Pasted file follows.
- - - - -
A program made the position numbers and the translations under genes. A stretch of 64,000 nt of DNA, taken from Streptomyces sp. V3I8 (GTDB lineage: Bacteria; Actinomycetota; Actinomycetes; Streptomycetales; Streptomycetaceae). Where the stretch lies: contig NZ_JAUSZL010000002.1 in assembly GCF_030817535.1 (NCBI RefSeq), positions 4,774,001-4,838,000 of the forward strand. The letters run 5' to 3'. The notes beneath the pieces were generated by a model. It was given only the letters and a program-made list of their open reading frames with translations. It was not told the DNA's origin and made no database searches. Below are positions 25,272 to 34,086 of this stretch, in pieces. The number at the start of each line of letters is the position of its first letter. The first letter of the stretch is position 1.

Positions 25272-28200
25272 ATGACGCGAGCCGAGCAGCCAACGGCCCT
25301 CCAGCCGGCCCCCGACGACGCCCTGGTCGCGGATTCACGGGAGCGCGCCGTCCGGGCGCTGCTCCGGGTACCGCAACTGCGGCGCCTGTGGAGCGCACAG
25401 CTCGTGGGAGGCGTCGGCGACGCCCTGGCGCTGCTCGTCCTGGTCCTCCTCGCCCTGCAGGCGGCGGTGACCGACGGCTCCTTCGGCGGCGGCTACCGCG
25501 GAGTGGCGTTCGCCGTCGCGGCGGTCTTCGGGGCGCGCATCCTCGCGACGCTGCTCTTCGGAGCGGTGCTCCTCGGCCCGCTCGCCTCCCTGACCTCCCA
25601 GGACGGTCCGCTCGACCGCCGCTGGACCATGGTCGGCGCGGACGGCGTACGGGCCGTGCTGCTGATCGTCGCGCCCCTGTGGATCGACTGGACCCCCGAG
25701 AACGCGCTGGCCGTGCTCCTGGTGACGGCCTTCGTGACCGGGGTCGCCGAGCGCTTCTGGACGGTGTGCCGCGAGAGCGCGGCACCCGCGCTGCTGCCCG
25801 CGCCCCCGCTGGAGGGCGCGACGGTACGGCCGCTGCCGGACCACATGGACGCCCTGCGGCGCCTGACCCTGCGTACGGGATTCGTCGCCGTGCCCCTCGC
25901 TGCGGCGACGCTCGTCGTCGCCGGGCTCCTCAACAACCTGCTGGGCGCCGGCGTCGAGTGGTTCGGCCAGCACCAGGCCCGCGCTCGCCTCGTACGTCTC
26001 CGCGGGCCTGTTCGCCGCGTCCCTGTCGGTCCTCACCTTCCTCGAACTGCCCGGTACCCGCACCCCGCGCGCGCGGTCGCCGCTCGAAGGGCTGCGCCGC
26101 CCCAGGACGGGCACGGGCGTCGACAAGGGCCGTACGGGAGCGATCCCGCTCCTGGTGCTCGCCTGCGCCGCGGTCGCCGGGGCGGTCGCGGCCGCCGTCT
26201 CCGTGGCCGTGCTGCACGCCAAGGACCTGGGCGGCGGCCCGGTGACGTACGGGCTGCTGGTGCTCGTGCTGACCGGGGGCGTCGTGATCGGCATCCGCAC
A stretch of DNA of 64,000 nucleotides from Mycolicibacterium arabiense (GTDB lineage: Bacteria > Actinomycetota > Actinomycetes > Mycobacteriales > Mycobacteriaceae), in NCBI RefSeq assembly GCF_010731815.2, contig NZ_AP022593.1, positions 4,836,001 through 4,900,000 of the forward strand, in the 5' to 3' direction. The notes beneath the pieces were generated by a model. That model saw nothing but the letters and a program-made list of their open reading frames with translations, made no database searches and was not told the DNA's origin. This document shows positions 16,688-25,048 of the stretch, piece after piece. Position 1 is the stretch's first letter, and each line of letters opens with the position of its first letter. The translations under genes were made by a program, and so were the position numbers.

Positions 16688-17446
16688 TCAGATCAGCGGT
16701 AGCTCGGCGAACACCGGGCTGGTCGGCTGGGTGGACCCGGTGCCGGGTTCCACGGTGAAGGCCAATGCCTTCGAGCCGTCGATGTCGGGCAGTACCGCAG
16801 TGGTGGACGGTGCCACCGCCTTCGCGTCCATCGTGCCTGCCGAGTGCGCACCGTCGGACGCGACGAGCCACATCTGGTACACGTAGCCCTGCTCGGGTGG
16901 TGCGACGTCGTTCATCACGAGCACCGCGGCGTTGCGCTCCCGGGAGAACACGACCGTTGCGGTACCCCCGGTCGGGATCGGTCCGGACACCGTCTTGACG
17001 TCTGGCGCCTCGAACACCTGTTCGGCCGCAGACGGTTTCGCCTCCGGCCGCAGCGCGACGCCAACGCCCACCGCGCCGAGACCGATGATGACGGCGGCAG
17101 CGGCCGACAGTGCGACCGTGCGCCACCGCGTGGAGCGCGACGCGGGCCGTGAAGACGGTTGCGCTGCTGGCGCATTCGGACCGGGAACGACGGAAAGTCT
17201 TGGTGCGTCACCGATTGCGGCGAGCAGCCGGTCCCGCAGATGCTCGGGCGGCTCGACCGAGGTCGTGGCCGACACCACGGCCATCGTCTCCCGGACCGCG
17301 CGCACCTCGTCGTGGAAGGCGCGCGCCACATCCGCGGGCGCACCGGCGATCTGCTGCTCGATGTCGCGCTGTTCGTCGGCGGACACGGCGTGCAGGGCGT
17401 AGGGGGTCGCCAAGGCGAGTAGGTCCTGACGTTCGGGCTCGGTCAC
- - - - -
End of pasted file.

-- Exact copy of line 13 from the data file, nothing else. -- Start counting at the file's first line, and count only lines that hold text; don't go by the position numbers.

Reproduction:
26201 CCGTGGCCGTGCTGCACGCCAAGGACCTGGGCGGCGGCCCGGTGACGTACGGGCTGCTGGTGCTCGTGCTGACCGGGGGCGTCGTGATCGGCATCCGCAC